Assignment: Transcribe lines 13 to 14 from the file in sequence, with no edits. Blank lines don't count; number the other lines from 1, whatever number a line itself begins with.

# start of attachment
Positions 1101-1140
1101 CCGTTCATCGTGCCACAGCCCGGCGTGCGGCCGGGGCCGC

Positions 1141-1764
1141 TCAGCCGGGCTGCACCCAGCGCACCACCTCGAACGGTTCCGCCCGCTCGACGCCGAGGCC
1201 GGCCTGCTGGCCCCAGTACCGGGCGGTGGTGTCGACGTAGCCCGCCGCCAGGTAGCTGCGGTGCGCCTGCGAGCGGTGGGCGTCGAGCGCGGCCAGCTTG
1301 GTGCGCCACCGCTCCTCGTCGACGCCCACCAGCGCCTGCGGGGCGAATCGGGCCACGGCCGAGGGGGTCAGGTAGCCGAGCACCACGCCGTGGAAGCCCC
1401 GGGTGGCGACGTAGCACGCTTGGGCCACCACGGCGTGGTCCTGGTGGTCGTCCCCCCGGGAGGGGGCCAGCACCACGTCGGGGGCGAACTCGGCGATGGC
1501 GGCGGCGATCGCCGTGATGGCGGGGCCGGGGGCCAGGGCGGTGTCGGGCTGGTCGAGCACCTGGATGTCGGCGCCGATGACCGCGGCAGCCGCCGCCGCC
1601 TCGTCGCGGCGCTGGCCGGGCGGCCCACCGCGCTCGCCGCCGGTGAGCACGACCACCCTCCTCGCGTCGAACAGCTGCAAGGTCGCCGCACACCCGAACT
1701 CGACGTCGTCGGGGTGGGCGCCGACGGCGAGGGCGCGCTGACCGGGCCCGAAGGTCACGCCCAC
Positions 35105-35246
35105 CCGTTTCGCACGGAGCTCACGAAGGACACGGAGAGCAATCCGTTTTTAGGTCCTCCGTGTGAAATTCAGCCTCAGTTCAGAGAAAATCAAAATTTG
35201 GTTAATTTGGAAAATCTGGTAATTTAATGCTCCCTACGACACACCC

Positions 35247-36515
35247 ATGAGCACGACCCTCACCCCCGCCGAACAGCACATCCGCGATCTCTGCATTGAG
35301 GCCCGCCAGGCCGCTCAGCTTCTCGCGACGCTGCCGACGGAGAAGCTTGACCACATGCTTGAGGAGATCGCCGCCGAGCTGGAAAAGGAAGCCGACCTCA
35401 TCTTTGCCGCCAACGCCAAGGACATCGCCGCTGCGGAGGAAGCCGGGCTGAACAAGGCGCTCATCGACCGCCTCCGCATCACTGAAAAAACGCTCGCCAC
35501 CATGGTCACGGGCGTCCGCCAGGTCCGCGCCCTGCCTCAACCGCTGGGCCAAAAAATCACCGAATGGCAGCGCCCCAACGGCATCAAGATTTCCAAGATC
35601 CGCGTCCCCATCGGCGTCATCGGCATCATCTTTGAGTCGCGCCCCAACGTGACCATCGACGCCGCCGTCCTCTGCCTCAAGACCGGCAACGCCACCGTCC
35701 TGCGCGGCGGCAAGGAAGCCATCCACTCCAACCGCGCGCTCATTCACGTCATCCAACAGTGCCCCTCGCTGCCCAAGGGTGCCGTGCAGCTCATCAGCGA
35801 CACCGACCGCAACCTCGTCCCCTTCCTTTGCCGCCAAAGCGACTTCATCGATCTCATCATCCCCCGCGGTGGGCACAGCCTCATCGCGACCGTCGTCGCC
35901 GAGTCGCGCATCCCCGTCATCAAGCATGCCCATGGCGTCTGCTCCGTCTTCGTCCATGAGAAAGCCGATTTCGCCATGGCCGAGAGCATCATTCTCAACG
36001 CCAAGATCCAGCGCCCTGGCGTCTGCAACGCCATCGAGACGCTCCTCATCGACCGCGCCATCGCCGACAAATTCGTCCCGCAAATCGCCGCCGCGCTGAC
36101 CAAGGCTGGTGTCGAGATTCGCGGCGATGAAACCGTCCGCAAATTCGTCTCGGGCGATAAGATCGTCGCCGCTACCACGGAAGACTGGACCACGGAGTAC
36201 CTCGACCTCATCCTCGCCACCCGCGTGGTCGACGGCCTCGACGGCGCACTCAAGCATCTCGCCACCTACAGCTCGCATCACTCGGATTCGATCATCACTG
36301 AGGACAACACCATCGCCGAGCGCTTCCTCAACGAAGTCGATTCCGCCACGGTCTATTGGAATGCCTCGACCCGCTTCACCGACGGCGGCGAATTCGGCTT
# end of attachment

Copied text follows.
35201 GTTAATTTGGAAAATCTGGTAATTTAATGCTCCCTACGACACACCC

Positions 35247-36515